Every year it seems like we have a new New Year’s Resolution to set. But what about last year or the year before that.
Do you remember the resolution you set and did you follow through with it? Chances are you didn’t, but that may not be your fault.
For most people, including me, we go gung-ho for the first few weeks feeling on top of the world but that quickly fades only to be lost and forgotten forever.
A study by Statistic brain showed the following:
- 45% of Americans usually make goals
- 17% of Americans infrequently make goals
- 38% of Americans never make goals
Now with that, they then found the following:
- 75% of people made it through their first week
- 71% of people made it past two weeks
- 64% of people made it past one month
- 46% of people made it past six months
25% of people didn’t even make it through their first week of New Year’s Resolutions goals.
Check out some of the most common New Year’s Resolutions for 2018.
If you look at the resolutions in the image above, you can see they are pretty generic. Essentially we’re saying we are going to do better and suck less. Goals cannot be that generic if you want to actually succeed.
Now, there are a few different methodologies when it comes to setting goals. In this post, I will be teaching you how to set goals using one of the most popular strategies called SMART Goals.
SMART is an acronym to help you set and define your goals. Here is what each letter stands for as I see it. If you do a Google search, you will likely see a couple of variations.
S – Specific
M – Measurable
A – Actions
R – Relative
T – Timely
How specific are the resolutions set in the image above? They aren’t.
In this first part of SMART, you are going to set the very specific goal you would like to achieve. The more specific the better.
Here’s how you can switch those resolutions above to be specific goals.
|Lose weight||Lose 10 pounds of fat|
|Get more exercise||Exercise 3 times a week at a minimum 1 hour a day|
|Save more money||Save $25 a week|
|Focus on self-care||Be in bed by 9 PM|
|Read more||Read 20 minutes before bed 5 nights a week|
|Make new friends||Talk to 3 new people every month|
|Learn a new skill||Take 1 online course at Udemy a month|
|Get a new job||Submit my resume to 3 jobs a week|
|Take up a new hobby||Do 3 things on |
What is your specific goal?
Now those are some specific goals! Moving on to measurable.
You have your specific goal, how are you going to measure that goal? How do you know if you’re successful?
Without them being specific, this is almost impossible to do but the specific goals above make it incredibly easy to measure.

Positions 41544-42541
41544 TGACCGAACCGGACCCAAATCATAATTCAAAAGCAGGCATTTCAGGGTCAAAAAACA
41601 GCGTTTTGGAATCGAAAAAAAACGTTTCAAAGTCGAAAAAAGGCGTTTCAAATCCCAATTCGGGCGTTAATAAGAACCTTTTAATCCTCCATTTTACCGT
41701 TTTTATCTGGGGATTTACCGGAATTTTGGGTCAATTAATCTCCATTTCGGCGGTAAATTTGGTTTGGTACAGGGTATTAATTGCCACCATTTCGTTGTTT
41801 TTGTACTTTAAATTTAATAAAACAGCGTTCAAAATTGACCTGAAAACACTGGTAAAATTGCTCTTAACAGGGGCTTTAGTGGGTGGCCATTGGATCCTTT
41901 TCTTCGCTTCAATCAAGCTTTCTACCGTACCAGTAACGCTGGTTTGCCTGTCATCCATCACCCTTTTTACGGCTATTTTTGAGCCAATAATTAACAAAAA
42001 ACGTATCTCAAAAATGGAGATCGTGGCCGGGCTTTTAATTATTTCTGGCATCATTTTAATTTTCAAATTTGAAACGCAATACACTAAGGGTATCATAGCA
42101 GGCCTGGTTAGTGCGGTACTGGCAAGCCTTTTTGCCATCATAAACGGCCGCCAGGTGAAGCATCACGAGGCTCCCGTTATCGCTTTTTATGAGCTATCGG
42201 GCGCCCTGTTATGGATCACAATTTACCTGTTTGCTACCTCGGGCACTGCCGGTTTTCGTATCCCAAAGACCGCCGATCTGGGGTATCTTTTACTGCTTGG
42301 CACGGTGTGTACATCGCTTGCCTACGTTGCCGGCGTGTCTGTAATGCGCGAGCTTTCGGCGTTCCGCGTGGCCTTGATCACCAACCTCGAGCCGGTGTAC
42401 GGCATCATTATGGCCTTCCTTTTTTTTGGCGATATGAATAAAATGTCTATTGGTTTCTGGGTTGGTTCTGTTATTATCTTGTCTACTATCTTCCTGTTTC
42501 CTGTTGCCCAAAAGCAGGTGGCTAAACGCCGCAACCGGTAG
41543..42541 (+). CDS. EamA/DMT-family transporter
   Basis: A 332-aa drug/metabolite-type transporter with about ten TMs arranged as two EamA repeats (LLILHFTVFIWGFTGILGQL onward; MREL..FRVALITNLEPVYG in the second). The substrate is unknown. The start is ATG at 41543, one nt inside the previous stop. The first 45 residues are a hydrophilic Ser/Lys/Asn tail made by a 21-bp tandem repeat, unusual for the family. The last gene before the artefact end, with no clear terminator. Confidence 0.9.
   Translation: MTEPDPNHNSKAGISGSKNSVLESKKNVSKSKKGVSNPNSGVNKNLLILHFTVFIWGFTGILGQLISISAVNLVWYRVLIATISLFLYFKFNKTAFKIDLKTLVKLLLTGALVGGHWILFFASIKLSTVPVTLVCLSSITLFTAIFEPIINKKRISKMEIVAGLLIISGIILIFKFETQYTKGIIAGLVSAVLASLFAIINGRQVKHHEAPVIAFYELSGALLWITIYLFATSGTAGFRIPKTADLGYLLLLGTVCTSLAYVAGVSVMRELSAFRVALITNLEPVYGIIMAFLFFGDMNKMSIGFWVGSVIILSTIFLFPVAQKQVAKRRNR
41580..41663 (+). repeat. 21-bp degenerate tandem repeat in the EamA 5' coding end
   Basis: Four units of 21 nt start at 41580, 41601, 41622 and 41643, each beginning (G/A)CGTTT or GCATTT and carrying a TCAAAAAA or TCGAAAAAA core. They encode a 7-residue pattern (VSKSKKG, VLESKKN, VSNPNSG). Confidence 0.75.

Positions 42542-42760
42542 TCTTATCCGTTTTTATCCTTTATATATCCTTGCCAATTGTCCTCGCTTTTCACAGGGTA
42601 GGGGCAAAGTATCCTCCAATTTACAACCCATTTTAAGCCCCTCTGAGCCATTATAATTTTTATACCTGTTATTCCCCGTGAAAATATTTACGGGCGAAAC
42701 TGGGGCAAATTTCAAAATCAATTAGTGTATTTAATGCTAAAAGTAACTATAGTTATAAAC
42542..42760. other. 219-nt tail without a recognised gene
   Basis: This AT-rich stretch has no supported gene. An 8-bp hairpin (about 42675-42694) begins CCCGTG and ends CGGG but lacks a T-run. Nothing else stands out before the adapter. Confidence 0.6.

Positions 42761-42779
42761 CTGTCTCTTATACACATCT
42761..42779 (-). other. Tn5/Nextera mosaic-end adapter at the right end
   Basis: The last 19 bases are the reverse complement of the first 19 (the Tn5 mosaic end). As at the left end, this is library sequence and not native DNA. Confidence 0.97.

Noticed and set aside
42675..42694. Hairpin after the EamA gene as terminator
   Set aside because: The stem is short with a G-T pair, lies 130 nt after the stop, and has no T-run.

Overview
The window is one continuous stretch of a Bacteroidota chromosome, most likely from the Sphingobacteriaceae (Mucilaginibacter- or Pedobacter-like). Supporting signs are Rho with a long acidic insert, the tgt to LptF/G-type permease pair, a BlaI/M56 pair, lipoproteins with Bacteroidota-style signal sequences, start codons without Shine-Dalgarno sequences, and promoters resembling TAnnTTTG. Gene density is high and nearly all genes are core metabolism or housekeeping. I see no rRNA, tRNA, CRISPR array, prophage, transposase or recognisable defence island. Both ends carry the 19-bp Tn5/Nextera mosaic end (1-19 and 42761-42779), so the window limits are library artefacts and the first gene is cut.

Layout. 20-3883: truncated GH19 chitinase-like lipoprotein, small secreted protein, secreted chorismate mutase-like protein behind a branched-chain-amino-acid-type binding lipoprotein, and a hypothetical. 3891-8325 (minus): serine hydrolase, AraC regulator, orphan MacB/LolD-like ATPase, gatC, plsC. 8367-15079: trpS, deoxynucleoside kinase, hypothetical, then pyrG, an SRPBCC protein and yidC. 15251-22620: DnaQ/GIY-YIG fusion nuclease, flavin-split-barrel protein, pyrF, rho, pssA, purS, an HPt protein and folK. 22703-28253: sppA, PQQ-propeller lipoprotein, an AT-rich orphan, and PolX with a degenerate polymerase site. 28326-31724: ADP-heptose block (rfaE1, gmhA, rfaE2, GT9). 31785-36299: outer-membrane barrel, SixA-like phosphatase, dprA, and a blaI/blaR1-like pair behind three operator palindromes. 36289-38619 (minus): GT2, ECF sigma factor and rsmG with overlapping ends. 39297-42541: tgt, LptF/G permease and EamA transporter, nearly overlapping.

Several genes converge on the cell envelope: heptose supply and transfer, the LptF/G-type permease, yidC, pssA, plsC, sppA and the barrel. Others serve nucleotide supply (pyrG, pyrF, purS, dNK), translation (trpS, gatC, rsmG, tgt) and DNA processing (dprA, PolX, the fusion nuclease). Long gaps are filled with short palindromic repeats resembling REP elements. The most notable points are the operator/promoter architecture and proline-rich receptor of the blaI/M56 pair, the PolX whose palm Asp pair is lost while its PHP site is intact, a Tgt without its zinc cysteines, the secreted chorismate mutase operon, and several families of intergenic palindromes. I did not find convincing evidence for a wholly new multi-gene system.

If you’re trying to lose 10 pounds of body fat, you can measure this on a scale. If you’re submitting your resume to 3 jobs a week, you can keep track of how many resumes you’ve submitted.
How will you measure your goal?
I change this acronym when I teach people how to set SMART goals. The standard acronym is attainable where you ask yourself, “Is this goal Attainable.” which is a valid question but doesn’t help you much.
I use Actions so you can write down what actions are you going to take to achieve your specific goal?
Your goal is wanting to lose 10 pounds. What actions are you going to take to lose 10 pounds? Try to think of at least 3 actions to take. I’ll help you if your goal is to lose weight.
- Workout 3 times a week at a minimum of 1 hour each.
- Cut bread out of my diet.
- Get an accountability buddy to help keep me on track.
What 3 actions will you take to achieve your goal?
Relative or Realistic
Relative comes down to your overall why. How is this goal relative to your why?
If it doesn’t correlate, then you won’t follow through with it. Does getting a new hobby
On the flip side, I like to ensure the goal that is being set is realistic. If it’s not, you are setting yourself up for failure. Start small with your goals to get those easy, quick wins. Then increase the goal from there.
Is your goal realistic and is it relevant to your overall goal?
Is this goal going to last you the rest of your life? Likely not! Instead, set a time limit to when you will achieve this goal, even if it’s just little milestones until you reach your overall goal.
For example, lost 10 pounds in 2 months.
Read for 20 minutes 3 nights a week for the first month. Then read 20 minutes a night for 5 nights a row the second month.
What is the time limit you’re setting to achieve your specific goal?
That’s it! Now you know how to set SMART goals for your New Year’s Resolution. You have a one up on most other people.
Also, these SMART goals can be applied to goals outside of your New Year’s Resolutions.
I know, I know. To keep you accountable, add your SMART Goal in the comments below.